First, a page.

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Upgrades to integrate electronic electrocardiograph results within the EPR due to roll out across the Trust

Over the past six months, the Electronic Patient Record (EPR) Optimisation team at University Hospitals of Morecambe Bay (UHMB) have been working on a pilot that delivers electronic versions of electrocardiograph images (ECG’s or Heart Trace Images) and makes them available to view within the EPR.

Luca Pensabene.

Luca Pensabene.

The pilot, which took place in May 2017, looked at  initially upgrading the four existing ECG carts that are currently used within the Royal Lancaster Infirmary’s (RLI) Emergency Department (ED) and an ECG cart that is used within Furness General Hospital ED Department.  In addition to the upgrade the EPR Optimisation team provided technical training to ED staff.

The intention is that this functionality will then be rolled out across the entire Trust  so that all ECG results will be available within the EPR. Due to the success of the pilot the first phase of work will be rolled out over the next few months.

Dougie Butterworth, I3 Project Manager within the EPR Optimisation Team, UHMBT, said: “The transfer process is very simple with the user merely having to click ‘transfer’ after printing the ECG and the result will be sent directly to the result section of the patients EPR.”

The pilot also looked at the addition of a barcode scanner attached to the five ECG carts, which will make it easier for ED staff to identify the patient by allowing them to scan the barcode on the patients wristband to help ensure that the correct ECG image is assigned to the correct patient.

Where a barcode is not available, the ED user can key in the patients unique hospital number into the ECG machine which in turn will then pull the correct patient demographics from the EPR.  This will help ensure that the user can positively identify they have the correct patient before performing the ECG.

Melanie Waszkiel, EPR Clinical Lead within the EPR Optimisation Team, UHMBT, said: “A comprehensive electronic patient record (EPR) should include the results from standalone equipment such as ECG’s and by removing the paper ECG output, we are helping to eliminate current inefficiencies by integrating these results into the EPR.”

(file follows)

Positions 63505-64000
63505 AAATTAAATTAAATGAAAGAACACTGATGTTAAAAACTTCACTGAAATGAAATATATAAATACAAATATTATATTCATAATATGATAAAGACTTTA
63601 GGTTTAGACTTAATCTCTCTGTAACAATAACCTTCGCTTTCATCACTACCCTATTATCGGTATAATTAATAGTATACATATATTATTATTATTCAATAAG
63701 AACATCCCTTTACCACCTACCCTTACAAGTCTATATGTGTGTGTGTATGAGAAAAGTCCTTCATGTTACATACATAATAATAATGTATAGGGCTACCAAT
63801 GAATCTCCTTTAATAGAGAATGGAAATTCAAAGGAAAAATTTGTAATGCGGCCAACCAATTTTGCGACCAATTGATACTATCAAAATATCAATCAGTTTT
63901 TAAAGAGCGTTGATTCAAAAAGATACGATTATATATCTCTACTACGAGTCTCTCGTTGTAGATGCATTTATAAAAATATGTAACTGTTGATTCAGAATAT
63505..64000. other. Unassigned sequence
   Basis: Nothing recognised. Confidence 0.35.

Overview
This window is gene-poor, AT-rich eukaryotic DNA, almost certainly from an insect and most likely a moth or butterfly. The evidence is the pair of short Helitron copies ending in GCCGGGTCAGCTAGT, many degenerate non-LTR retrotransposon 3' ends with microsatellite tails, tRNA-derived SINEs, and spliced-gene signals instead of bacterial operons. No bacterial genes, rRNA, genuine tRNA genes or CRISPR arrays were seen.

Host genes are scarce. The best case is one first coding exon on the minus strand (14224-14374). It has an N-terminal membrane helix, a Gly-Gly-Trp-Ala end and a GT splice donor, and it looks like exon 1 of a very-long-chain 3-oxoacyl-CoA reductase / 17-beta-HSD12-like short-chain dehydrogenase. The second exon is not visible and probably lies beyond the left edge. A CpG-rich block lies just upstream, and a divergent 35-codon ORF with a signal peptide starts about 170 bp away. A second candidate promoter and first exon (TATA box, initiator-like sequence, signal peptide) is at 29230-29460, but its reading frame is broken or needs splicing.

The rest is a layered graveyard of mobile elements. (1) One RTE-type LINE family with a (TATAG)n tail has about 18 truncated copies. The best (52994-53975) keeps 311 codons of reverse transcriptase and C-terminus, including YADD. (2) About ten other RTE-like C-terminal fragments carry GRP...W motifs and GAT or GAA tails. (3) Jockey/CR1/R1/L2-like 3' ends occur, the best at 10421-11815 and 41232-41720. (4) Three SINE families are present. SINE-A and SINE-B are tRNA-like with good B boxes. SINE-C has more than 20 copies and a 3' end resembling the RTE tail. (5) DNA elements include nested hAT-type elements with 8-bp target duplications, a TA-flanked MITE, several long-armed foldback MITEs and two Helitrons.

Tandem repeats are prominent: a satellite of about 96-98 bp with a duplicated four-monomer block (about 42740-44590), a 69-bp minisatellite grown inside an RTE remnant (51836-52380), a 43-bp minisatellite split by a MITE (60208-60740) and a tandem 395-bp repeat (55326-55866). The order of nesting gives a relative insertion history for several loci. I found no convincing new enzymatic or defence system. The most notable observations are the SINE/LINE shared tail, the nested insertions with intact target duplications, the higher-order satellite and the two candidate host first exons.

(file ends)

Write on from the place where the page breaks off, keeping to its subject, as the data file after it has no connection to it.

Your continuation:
“This pilot starts to deliver for ED and other clinical users the UHMBT longer term strategy of a more integrated view of clinical results and images in real time.”

Luca Pensabene, Associate Specialist Doctor at RLI ED Department said: “Thank you Melanie and the team for your outstanding job.”

Dr Adrian Brodison, Clinical Lead for Cardiology, UHMBT, said: “The digital storage of ECGs in this Trust has long been awaited and whilst the ECGs done by clinical investigation unit staff have been uploaded to EPR for some time, those done by other staff have not. Unfortunately these ECGs are often the most important to help manage the patient’s condition long term especially when managing heart rhythm abnormalities. The current process contributes too many incidents of delayed or suboptimal patient management.”

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2 comments on “Upgrades to integrate electronic electrocardiograph results within the EPR due to roll out across the Trust
  1. Hello,

    I am very pleased to hear this news. Due to a clerical error whilst in LRI, I was wrongly diagnosed with Ischaemic Heart Disease(IHD) and Congestive Cardiac Failure.(CCF) My medical records have now been corrected. I did have two attacks of atrial flutter when my heart was beating at 170 to 190 ppm. I was treated at LRI . I have nothing but praise for the A&E nurses and doctors who looked after me in A & E and the Acute Medical Unit & Frail Elderly Unit I would particularly like to thank Consultant Cardiologist Mr Coupe who saw me on AMU and with who I now see on a six monthly basis with a diagnosis of paroxysmal atrial flutter.(PAF)

    I had severe asthma attack early this year and because my Summary Medical Records showed IHD and CCF, I was taken to Blackpool Infirmary. I am pleased to say that after 10 lead ECG, and 2 echocardiograms, I was discharged the following day with nothing but paroxysmal atrial flutter.

    I would like to thank Mrs Aubrey and her staff in rectifying my incorrect diagnoses, and again to all nurses and doctors in Blackpool Infirmary who also treated me so well in the short time I was there.

    I am pleased to read that Dr Brodison will be part of the team. I saw his colleague Dr Clarkson,
    many years ago at WGH, but I believe he no longer works for the UHMB.

    Thank you all for caring and I hope the this project is successful, as I’m sure it will be.

    Kind regards,

    Jim Allison

    • Ailsa Martin says:

      Hi Jim,

      Thank you for taking the time to share your experience with us. I’m glad to hear that you received excellent care from a number of departments and staff members in Lancaster and Blackpool. I have passed your kind words onto the teams involved who I know will greatly appreciate them. Thanks again Jim, and all the best for your treatment

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